Sunday, April 16, 2017

Who Have We Become?

And not just the CEO of United. Not just the employees who dragged this man off the plane. Not just the police who aided and abetted. All of us.
The passengers who took video's. Rather than offering up their own seats. Or stepping in. And just saying. This is wrong.
I watched the whole video. All the way through. Did I do so because I was shocked? Or did I do so out of trainwreck curiosity?
If you do watch the whole video. It becomes quite clear at the end. That the gentleman in question has issues. He is horribly disturbed.
I can understand why. But do most of us really care? Do most of us watch the video and say. This man believed himself to be in a place of safety. And they made him feel unsafe. Or do we just snigger at such a notion?
Do we really care? Or do we just use it as an excuse to attack large corporations?
Do we really care? Or do we post another attack on the police?
Do we really care? Or is it just another opportunity for political insult, political point-scoring?
What do we care about? Who have we become? We engage in verbally violent language about anyone who does not agree with us. And then we wonder that casual violence follows.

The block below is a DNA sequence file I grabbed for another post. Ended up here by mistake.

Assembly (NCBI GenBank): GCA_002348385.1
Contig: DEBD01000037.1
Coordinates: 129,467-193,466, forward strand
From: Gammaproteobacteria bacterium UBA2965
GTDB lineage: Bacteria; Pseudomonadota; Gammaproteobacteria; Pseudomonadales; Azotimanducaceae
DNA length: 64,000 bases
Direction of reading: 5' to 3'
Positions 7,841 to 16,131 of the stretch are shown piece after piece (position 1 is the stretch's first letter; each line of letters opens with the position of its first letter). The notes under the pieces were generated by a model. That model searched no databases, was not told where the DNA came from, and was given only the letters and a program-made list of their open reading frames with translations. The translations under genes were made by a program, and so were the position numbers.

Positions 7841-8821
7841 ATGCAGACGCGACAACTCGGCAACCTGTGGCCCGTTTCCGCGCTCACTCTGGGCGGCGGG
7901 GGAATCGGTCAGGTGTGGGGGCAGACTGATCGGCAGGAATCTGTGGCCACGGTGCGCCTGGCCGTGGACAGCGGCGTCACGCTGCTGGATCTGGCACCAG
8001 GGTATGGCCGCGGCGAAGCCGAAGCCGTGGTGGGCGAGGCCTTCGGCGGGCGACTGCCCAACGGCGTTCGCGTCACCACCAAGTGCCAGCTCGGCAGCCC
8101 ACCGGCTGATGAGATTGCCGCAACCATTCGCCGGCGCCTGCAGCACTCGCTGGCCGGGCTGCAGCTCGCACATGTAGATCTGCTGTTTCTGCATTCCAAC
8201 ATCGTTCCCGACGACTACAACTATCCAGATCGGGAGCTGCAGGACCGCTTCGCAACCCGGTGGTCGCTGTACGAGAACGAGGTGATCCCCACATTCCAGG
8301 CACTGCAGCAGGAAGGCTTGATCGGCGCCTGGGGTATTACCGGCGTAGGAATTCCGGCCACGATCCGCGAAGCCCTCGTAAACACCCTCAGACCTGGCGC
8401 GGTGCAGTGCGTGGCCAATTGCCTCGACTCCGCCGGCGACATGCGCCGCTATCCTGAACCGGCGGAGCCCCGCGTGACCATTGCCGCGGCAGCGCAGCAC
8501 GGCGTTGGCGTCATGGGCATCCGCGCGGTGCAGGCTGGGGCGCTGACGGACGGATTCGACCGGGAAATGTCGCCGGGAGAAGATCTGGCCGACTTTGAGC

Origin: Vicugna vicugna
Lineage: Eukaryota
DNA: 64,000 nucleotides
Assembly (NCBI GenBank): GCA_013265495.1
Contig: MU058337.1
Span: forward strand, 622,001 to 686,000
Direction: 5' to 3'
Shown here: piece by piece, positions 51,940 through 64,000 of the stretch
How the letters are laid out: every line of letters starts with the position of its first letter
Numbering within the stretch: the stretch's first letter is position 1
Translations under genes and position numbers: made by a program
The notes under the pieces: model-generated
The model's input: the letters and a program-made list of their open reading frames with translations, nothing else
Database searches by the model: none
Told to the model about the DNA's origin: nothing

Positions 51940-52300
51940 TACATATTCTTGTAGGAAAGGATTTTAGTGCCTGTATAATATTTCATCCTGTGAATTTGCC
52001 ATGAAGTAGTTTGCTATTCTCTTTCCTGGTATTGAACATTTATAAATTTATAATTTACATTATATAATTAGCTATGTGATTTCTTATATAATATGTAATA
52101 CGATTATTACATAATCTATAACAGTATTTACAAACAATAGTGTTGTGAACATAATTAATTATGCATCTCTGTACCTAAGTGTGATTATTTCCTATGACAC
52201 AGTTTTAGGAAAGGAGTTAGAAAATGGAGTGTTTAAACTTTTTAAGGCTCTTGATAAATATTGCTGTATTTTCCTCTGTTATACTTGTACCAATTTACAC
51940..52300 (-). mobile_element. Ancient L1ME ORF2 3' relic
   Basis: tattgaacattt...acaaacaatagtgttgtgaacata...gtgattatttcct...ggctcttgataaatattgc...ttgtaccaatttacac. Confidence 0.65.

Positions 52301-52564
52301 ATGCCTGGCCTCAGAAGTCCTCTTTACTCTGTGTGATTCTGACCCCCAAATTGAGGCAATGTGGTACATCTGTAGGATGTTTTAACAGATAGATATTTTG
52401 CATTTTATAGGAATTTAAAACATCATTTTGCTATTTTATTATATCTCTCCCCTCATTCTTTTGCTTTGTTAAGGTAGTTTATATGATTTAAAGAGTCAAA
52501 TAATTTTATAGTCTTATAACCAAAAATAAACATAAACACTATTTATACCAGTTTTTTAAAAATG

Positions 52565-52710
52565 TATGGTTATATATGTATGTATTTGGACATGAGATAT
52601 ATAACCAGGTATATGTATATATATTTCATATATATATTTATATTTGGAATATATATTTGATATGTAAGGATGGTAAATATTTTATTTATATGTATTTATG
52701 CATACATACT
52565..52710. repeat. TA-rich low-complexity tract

We think that it is better to gain fifteen minutes of fame through viral social media. Than doing the right thing. Stopping the wrong thing.
We believe ourselves righteous. Yet we cannot see the poisonous self-righteousness when our positive outlook survives only because we perceive the negative so strongly in others.
Why do we redefine the most basic values? Find reasons to hedge on simple truths, like honesty, responsibility, loyalty, and decency? I mean, what the heck ever happened to the notion of simple decency in civic life? In every aspect of our lives?
And we are all to blame. None of us is excused. We have all of us left decency behind. There is now always too much at stake in winning with respect to all that we do.
When did we put aside the idea of losing gracefully? The notion that there is not always just one right? When did we decide that preaching was more important than listening? Winning more important than taking part?
When did we lose sight of the fact that maintaining the dignity of others should always be more important than the way we look to our friends, to our gallery, on Facebook, on Twitter, in the mirror?
When will we all wake up, look in that same mirror, and truly ask of ourselves: who have we become?

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